Seriously, what makes you say the world is overpopulated? Traffic on your commute getting worse? Warped elitism "I didn't have a kid, and it was because having a kid is an irresponsible thing to do?"

    Anyway, it looks like Sweden's population is growing extremely slow, 0.9% in 2009 [worldbank.org]. One more kid in the world doesn't change the situation much.

  • Re:Responsible? (Score:5, Informative)

    by narcc (412956) on Sunday June 19, 2011 @03:41AM (#36489732) Journal

    How many resources are wasted on curing deafness?

    Most of them, I'd wager. The "deaf community" is very hostile to cochlear implants -- they actually think being deaf is a good thing.

    There's a neat documentary (it's watch instant on netflix) called "Sound and Fury". If you didn't hate "deaf culture", you will after watching this eye-opening documentary.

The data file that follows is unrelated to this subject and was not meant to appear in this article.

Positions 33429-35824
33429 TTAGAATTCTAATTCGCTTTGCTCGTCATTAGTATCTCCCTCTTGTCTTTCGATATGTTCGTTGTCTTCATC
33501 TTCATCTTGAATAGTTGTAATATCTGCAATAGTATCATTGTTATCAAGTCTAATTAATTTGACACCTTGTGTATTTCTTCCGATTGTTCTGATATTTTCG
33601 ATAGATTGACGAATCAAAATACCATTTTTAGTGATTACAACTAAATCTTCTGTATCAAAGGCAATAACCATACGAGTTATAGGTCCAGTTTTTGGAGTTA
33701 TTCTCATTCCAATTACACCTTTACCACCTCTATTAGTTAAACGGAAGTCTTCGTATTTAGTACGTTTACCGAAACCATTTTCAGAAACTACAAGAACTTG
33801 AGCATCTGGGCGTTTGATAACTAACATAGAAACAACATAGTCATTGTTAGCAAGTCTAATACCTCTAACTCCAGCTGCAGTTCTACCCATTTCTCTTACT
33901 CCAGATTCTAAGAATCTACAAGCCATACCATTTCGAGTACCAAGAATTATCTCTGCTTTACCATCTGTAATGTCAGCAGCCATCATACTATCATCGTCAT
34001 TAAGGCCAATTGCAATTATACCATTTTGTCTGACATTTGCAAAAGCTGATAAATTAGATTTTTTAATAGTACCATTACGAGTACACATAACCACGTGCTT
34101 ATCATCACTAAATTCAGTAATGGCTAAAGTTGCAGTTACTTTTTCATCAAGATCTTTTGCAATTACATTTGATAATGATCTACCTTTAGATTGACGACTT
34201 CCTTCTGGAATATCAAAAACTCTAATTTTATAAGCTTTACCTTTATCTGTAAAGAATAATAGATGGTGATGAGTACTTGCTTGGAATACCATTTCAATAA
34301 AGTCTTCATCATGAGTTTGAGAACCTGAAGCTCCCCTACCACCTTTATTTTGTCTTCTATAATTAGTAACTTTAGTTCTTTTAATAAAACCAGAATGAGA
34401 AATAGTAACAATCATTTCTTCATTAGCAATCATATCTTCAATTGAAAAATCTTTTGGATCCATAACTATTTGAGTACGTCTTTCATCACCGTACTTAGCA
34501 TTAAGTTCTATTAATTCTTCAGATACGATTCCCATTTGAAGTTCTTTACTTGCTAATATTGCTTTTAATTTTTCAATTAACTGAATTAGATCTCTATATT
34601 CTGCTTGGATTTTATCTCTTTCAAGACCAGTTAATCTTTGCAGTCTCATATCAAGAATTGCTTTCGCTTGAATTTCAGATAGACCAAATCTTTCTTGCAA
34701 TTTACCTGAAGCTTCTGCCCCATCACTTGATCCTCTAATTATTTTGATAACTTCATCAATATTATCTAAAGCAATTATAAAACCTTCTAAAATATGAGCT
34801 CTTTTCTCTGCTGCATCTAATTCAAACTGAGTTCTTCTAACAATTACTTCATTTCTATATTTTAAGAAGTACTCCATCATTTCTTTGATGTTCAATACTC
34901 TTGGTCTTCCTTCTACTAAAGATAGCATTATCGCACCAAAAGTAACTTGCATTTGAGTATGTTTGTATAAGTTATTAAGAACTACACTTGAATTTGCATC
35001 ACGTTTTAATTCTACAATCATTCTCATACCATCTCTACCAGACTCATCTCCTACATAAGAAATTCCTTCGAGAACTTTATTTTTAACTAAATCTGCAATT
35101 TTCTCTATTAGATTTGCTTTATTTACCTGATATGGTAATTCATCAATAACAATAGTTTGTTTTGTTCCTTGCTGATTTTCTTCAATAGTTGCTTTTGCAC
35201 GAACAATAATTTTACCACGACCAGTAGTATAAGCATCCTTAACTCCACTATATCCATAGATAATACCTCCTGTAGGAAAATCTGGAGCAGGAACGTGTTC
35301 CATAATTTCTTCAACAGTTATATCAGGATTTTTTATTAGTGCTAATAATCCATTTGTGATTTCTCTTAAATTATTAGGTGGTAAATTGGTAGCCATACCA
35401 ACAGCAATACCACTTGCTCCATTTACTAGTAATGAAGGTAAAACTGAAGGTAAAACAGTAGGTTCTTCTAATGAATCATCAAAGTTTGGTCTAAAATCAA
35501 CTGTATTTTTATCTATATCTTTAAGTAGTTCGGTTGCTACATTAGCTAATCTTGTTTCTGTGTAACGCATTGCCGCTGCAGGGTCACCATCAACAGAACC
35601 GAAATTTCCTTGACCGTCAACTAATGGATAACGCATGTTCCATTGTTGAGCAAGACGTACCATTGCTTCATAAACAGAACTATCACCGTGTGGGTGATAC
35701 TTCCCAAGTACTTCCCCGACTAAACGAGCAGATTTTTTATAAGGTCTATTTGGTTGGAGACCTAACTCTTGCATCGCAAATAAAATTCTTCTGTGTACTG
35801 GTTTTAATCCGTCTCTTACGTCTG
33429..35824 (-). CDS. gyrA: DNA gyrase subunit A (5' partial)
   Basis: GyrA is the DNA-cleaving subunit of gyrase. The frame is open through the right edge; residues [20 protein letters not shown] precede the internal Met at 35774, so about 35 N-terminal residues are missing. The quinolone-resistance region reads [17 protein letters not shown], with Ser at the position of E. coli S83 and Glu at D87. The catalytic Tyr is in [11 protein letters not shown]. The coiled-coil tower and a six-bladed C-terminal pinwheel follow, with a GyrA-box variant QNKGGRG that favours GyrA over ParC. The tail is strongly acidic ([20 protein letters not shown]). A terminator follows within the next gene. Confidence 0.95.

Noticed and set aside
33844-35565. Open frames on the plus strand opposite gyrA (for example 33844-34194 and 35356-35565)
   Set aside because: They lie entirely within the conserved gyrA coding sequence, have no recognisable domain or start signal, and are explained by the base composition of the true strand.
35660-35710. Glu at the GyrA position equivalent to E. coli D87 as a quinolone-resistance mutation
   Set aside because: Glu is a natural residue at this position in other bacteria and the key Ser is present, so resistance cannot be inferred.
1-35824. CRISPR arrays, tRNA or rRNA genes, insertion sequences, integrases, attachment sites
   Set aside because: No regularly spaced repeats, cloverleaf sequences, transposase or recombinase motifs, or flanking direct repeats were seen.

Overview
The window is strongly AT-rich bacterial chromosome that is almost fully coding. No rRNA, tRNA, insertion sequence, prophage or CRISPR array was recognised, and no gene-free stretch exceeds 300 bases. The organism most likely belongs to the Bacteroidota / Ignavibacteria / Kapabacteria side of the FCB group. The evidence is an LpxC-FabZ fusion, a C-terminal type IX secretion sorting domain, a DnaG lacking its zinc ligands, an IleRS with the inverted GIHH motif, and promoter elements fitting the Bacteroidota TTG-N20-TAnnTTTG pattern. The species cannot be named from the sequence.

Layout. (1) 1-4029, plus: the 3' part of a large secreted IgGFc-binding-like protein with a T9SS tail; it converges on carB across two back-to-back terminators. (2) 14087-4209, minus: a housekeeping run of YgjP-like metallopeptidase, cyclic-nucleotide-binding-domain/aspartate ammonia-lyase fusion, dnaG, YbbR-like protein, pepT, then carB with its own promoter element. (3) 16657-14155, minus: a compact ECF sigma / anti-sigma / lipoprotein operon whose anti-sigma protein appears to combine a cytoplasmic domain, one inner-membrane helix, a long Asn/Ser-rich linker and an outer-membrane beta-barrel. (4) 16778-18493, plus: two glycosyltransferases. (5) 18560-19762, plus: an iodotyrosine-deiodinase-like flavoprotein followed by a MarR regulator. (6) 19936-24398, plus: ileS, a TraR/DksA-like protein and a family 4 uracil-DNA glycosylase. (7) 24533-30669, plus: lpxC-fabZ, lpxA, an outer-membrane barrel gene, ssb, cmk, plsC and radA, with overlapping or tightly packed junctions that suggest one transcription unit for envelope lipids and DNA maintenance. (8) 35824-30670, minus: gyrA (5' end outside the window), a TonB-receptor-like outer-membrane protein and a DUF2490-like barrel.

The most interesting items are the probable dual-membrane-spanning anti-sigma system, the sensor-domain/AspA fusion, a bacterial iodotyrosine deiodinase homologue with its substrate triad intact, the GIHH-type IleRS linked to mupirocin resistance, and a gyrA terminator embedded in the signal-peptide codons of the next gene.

Never mind the rampant illiteracy and extraordinarily low unemployment, these idiots think that being deaf is perfectly normal and that they're not limited in way. Thus, they refuse their children the one technology that will make their lives easier.

    Hell, one deaf school fired it's superintendent for not being deaf from birth. These people are evil.

  • Re:Responsible? (Score:5, Informative)

    by trytoguess (875793) on Monday June 20, 2011 @12:14AM (#36496104)

    Also, just to note, there's a sequel to the documentary called Sound and Fury 6 Years Later. Turns out the two deaf parents decided to implant Heather 3 years later when she was 9, and even the mom got implanted. All in all, I think the parents acted in a fairly understandable way. Initially, they were against implanting since it brought up too much emotions about deaf people being inferior, but they later accepted that it'd be better if the kids were able to walk two worlds so to speak. Frankly their issues were so similar to the ones faced by immigrant cultures that it was rather eerie.